2. 2. ROI Study ConclusionsThe key findings of this ROI study show that respondent sites using IBM PowerSystems and IBM System z realized the following benefits, based on the ROI analysisand in-depth interviews with respondents:! Consolidation and virtualization reduced annual IT infrastructure costs by $17,700 per 100 users per year.! More efficient server platforms increased the companywide average utilization rate — capacity of a server utilized — from 36% to 79%, compared with the previous deployment.! Cross-platform management improved application availability from 99.2% to 99.9% per year, leveraging high-availability, reliability, and management features that are built into the scalable server systems.! The use of fewer server footprints, made possible by the use of scalable servers, resulted in overall power/cooling savings of 50%.In summary, the total annual value of the benefits came close to $30,000 per 100users per year, based on the ROI analysis, and generated a three-year ROI of nearly500%. The payback period for the investment, including hardware, software,consulting services, training, and IT staff to manage the server platforms was 6.3months, following initial purchase and consolidation of Linux and open sourceworkloads on the scalable IBM Power and IBM System z servers.MethodologyIDC utilized our standard ROI methodology for this project. This methodology isbased on gathering data from current users of the technology as the foundation forthe model. Based on these interviews, IDC performs a three-step process to calculatethe ROI and payback period:! Measure the benefits from reduced IT costs (staff, hardware, software, maintenance, and IT support), increased user productivity, and improved revenues over the term of the deployment.! Ascertain the investment made in deploying the solution and the associated training and support costs.! Project the costs and savings over a three-year period and calculate the ROI and payback for the deployed solution.IDC uses a standard discounted cash flow methodology to calculate the net presentvalue (NPV) of the benefits (savings and increased revenue) over three years. IDCnotes that the ROI value equals the NPV divided by the initial investment. Paybackperiod is the time from initial deployment to the time when benefits equal the initialinvestment.2 #214818 ©2008 IDC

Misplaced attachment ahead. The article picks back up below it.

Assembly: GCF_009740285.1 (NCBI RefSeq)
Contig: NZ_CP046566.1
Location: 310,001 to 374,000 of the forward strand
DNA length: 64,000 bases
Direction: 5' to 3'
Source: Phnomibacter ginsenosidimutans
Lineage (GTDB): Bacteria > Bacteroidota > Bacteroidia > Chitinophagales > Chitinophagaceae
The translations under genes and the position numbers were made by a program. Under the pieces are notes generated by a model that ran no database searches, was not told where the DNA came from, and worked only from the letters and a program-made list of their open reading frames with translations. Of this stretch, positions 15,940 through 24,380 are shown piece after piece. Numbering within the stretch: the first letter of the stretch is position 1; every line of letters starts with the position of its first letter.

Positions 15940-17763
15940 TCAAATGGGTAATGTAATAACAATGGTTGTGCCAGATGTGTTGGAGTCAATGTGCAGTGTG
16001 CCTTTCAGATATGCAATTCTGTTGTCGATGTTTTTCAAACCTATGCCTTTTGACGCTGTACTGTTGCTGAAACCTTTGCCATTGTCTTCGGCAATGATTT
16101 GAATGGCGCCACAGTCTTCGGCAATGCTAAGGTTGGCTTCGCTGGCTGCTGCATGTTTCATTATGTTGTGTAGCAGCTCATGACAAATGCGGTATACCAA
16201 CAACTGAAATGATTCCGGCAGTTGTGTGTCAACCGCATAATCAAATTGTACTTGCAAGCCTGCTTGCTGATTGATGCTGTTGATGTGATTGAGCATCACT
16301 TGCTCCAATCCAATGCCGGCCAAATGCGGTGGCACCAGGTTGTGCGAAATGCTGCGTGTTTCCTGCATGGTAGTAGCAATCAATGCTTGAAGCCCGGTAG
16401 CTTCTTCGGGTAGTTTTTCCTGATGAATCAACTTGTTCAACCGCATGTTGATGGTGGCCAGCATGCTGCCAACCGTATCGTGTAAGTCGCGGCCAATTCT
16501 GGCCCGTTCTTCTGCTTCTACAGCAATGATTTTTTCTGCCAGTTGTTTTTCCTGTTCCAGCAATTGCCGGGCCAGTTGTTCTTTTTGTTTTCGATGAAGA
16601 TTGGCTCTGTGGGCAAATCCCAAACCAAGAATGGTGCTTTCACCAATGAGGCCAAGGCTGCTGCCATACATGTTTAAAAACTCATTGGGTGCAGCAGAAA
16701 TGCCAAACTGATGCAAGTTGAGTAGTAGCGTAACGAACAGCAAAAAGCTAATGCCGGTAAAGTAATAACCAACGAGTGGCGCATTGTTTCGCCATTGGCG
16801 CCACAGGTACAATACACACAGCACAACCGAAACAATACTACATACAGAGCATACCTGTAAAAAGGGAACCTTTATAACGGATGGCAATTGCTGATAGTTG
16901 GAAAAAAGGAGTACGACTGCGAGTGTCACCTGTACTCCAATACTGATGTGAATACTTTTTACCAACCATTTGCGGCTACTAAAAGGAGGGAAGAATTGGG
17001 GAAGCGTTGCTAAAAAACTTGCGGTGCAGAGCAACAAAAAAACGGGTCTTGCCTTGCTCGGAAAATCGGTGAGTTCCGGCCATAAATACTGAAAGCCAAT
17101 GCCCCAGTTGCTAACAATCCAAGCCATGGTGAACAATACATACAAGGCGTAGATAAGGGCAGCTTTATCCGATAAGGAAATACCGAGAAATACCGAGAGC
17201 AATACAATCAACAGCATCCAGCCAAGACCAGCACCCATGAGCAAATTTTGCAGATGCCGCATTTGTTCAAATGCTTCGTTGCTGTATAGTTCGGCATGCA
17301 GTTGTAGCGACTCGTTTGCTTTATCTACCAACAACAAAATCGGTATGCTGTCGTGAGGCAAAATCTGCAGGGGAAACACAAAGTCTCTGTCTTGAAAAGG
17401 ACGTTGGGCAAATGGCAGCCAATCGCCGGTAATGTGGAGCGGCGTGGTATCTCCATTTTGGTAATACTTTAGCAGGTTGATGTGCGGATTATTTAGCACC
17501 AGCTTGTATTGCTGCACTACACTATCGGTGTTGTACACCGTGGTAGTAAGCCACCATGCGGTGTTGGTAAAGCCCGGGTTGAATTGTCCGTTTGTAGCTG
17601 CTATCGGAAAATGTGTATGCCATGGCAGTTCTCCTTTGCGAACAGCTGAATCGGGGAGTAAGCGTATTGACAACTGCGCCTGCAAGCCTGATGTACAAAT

3. 3. IDC uses the following assumptions in its calculations:! To quantify investment and savings for IT and user labor, IDC multiplies time values by burdened salary (salary + 28% for benefits and overhead).! IDC uses a 12% discount rate in the ROI analysis to fully account for the average cost of capital and risk and to ensure a conservative analysis.! Because the full benefits of the solution are not available during the deployment period, IDC prorates the benefits on a monthly basis and subtracts the appropriate amount for the deployment time from the first-year savings.SITUATION OVERVIEWThe datacenter is populated by a wide variety of servers and operating systems,based on different types of processors and acquired at different times in anenterprises history. Whether old or new, these servers offer up an importantchallenge to business managers: How can this range of hardware platforms be tiedtogether more easily? Although there are several paths to accomplish this goal, oneway to answer this challenge is to centralize a number of workloads onto fewer serverfootprints and then to link the servers together via a high-speed network, making iteasier to move data and work from one system to another.In the next wave of computing, this ability to pull together workloads — and to hidethe complexity of the underlying IT infrastructure through a Web-like front end — willbecome more important than ever. Why? Because a myriad of electronic devices,including PCs, PDAs, and cell phones, will demand universal access to the "backroom" of the datacenter, where mission-critical applications and corporate datareside. This access to the datacenter is enabled by high-speed communicationsnetworks and by advanced identification and authentication software — both of whichwere not widely available a decade ago. Further, the move to integrate cloudcomputing into the mix of resources leveraged will accentuate the importance ofbeing able to scale up workloads as demand from end users and end customerspeaks, based on business conditions, Internet activity, and time-of-dayconsiderations.IBM has focused on a Linux and open source strategy that allows it to leverage itsPower Systems and IBM System z mainframes for more efficient cross-platformoperations through their advanced virtualization capabilities and consolidation ofLinux workloads running on those systems. Rather than representing islands ofautomation, these systems can operate as communicating hubs in a high-bandwidthcorporate network, spanning the enterprise (including a central site and remote sites)and supporting end-to-end Web-enabled applications. By adopting this approach, IBMis demonstrating the business benefits of workload consolidation, high availability forthese scalable servers and "green IT" by leveraging virtualization software to deploynew "virtual servers," as business requirements change, over time.©2008 IDC #214818 3